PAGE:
1.In what way(s) is Tiffany exposed to exchange-rate risk subsequent to its new distribution agreement with Mitsukoshi? How serious are these risks? 2.Should Tiffany actively manage its yen-dollar exchange rate risk? Why or why not? 3.If Tiffany were to manage exchange rate risk activity, what should be the objectives of such a program? Specifically, what exposures should be actively managed? How much of these exposures should be covered, and for how long? 4.As instruments for risk management, what are the chief differences of foreign exchange options and forwards or futures contracts? What are the advantages and disadvantages of each? Which, if either, of these types of instruments would be most appropriate for Tiffany to use if it chose to manage the exchange-rate risk?
Question 1: In what way(s) is Tiffany exposed to exchange-rate risk subsequent to its new distribution agreement with Mitsukoshi? How serious are these risks?
Exchange rate risk relates to the effect of unexpected exchange rate changes on the value of the firm. Tiffany & Company are exposed to exchange-rate risk subsequent to its new distribution arrangement with Mitsukoshi due to the fluctuating exchange rate. Yen is usually more volatile and tends to fluctuate in the same direction as the dollar. Yen is also overvalued and could depreciate resulting in lost profits. These risks are fairly serious because they can decrease both profit margin and the value of assets of the company. Not protecting themselves against this exchange rate risk will hurt the company’s sales, bottom line, and top line; therefore it is extremely important that Tiffany realizes these risks.
Question 2: Should Tiffany actively manage its yen-dollar exchange rate risk? Why or why not?
Yes, Tiffany should actively manage its yen-dollar exchange rate risk and hedge against this risk because if they did not they would be taking on too much risk. It is very important in terms for reducing a firm’s vulnerabilities from major exchange rate movements, which could adversely affect profit margins and the value of assets. Also, not hedging against this exchange rate risk allows for being exposed to transaction risk and economic risk.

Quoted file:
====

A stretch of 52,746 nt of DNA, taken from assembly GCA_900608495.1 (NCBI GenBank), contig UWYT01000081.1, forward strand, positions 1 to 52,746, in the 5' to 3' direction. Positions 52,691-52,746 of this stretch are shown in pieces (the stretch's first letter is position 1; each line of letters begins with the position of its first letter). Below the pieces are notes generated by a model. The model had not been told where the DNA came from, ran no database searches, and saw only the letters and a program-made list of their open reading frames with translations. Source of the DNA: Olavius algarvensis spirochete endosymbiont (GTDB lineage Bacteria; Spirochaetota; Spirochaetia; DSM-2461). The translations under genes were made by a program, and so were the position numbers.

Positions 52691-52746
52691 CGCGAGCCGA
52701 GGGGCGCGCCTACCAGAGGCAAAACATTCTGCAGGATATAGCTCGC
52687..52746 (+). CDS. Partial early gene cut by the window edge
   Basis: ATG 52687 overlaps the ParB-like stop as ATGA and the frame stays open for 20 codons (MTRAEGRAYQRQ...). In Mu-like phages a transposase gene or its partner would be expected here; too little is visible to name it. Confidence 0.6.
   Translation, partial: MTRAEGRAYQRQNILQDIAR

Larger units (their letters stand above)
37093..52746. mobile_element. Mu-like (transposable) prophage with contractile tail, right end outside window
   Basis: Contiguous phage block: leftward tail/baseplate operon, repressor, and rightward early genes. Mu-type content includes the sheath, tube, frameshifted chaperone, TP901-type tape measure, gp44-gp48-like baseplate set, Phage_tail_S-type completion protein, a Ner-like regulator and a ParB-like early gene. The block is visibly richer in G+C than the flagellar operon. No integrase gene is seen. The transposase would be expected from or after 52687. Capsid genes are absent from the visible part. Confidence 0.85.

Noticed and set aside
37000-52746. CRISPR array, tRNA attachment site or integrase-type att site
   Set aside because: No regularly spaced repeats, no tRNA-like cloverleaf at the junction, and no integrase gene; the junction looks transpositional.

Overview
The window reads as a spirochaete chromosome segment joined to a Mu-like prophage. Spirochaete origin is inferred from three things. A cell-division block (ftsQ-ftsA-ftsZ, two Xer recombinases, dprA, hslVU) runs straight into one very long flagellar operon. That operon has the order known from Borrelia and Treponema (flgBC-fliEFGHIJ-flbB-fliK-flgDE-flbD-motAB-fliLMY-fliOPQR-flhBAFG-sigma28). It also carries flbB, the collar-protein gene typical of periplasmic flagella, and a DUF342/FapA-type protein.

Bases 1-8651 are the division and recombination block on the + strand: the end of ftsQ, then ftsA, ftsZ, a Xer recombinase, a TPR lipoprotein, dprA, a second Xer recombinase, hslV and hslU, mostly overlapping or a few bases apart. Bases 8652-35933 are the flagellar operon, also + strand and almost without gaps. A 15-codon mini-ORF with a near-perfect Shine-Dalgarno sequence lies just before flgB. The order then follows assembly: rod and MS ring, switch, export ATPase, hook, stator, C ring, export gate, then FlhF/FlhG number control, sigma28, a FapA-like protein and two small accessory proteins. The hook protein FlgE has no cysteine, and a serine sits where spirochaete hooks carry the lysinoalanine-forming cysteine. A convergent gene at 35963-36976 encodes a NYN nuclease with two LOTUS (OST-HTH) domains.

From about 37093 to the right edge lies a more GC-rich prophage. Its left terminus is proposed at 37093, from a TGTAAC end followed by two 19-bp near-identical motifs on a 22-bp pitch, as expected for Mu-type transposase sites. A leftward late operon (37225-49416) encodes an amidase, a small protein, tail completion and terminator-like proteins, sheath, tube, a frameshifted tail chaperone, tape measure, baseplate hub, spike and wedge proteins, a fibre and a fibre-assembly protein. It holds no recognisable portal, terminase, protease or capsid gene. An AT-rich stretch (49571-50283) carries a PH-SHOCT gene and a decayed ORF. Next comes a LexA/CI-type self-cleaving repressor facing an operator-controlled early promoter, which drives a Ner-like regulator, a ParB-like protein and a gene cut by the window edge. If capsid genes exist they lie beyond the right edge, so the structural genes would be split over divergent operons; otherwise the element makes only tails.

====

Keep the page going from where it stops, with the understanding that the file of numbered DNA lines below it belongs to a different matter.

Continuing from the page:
Transaction risk is the exchange rate risk associated with the time delay between entering into a contract and settling it. The greater the time difference between the entrance and settlement of the contract, the greater the transaction risk due to the fact that there is more time for the two exchange rates to fluctuate. Economic risk is the risk that the firm’s present value of future operating cash flows will be affected from exchange rate movements. Not hedging against the overall exchange rate risk will negatively impact Tiffany & Company profit margins and lead to exposure or other various types of risk.
Question 3: If Tiffany were to manage exchange rate risk activity, what should be the objectives of such a program? Specifically, what exposures should be actively managed? How much of these exposures should be covered, and for how long?
To manage exchange rate risk activity, Tiffany’s objectives should be to minimize foreign exchange rate risk and lower counterparty risks. We want to minimize these risks because Tiffany & Co. is selling goods that are denominated in US dollars, but sold for yen in the Japanese market. The objective of this program is to prevent the depreciation of the yen against the US dollar by hedging the currency. The expected Japanese sales of Tiffany & Co. should be actively managed by purchasing hedging contracts continuously on expiration of previous contract.